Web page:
On Christmas Day, after a night of carol singing, a private with the Welsh Fusiliers recalled that feelings of goodwill had so swelled up that at dawn Bavarian and British soldiers clambered spontaneously out of their trenches.  A football was produced from somewhere – though none could recall from where. "It wasn't a game as such, more a kick-around and a free-for-all.  There could have been 50 on each side for all I know.  I played because I really liked football.  I don't know how long it lasted, probably half an hour."

A wonderful moment of hope and peace in that awful conflict that was then the costliest in human history.

Peace on Earth, Goodwill to all Men.

The above video includes scenes from the 1969 British film - Oh! What a Lovely War.  Read more about the truce in this article - The Christmas Truce: When the Guns Fell Silent.  Sketch credit: Guardian (UK).

The War Must Go On

The Christmas truce did not last as high commands on all sides of the conflict disapproved of the unnecessary fraternization between the troops and several steps were taken to avoid a repeat in the years to come.  

World War I would be fought for almost four more bloody years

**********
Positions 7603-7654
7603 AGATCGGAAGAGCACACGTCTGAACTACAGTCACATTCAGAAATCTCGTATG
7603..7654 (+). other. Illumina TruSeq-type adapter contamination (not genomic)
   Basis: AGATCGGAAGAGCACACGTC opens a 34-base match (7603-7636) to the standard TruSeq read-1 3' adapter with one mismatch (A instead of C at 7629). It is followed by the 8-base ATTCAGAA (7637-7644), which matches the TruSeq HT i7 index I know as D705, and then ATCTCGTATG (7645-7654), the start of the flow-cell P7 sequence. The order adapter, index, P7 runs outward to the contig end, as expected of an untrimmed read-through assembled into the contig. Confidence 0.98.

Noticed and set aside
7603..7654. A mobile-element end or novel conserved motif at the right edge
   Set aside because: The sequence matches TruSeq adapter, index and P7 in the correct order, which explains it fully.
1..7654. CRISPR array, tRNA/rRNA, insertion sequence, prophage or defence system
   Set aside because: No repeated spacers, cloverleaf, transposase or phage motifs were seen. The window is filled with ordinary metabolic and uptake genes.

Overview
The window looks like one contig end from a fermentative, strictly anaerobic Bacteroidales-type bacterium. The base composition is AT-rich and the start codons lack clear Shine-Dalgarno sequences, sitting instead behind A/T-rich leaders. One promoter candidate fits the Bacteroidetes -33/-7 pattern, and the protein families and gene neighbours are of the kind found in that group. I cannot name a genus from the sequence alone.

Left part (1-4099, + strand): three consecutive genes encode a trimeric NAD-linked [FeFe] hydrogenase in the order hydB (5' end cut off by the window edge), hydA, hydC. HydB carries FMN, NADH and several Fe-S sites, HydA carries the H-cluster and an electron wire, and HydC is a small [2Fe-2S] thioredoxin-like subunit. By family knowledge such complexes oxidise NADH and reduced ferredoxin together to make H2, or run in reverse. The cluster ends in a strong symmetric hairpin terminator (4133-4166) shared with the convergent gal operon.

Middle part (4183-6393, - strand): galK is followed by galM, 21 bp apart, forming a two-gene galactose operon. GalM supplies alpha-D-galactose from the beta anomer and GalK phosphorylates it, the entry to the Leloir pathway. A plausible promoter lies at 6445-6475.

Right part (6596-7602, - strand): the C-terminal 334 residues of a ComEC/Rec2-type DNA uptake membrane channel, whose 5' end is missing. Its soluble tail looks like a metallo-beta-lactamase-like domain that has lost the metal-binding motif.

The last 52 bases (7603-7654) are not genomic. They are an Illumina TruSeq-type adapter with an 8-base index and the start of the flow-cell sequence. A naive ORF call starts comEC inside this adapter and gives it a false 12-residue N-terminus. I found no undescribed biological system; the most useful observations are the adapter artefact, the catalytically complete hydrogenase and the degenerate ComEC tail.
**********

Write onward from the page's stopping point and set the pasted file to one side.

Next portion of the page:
The high brass on both sides quickly determined that they could not let the situation develop.  In the national interest, the war had to go on.  Peace has always been more difficult to make than war, but it was materialising.  Under threat of court martial, troops on both sides were ordered to separate and restart hostilities.  Reluctantly, they drifted apart.  General Sir Horace Smith-Dorrien’s order to II Corps from his cushy rear-area headquarters read: "On no account is intercourse to be allowed between opposing troops. To finish this war quickly we must keep up the fighting spirit."

But some units were too contaminated by Christmas to be reliable, and it took a few days to bring in replacements.  Both commands ordered rolling artillery barrages to disrupt the stillness and to motivate responses.

In most sectors where the shooting had stopped, signals (in some cases, flares) set by their officers called men back to their trenches or confirmed the imminent close of the truce.  Private Percy Jones of the Westminster Brigade wrote in his diary: "We parted with much hand-shaking and goodwill."  Rifleman George Eade of the 3rd London Rifles said a German soldier told him: "Today we have peace.  Tomorrow you fight for your country.  I fight for mine.  Good luck."

"The Deserter" was an anti-war editorial cartoon by Canadian-American cartoonist Boardman Robinson and depicts a pacifistic Jesus being shot by European soldiers from five countries on both sides of the war. Cartoon credit: Wikipedia.

For a brief period in 1914, the guns of war fell silent and the slaughter stopped.  It was a remarkable moment in the history of modern warfare.

Originally posted to JekyllnHyde on Mon Dec 24, 2012 at 05:15 PM PST.

Also republished by Electronic America: Progressives Film, music & Arts Group, An Ear for Music, and DKOMA.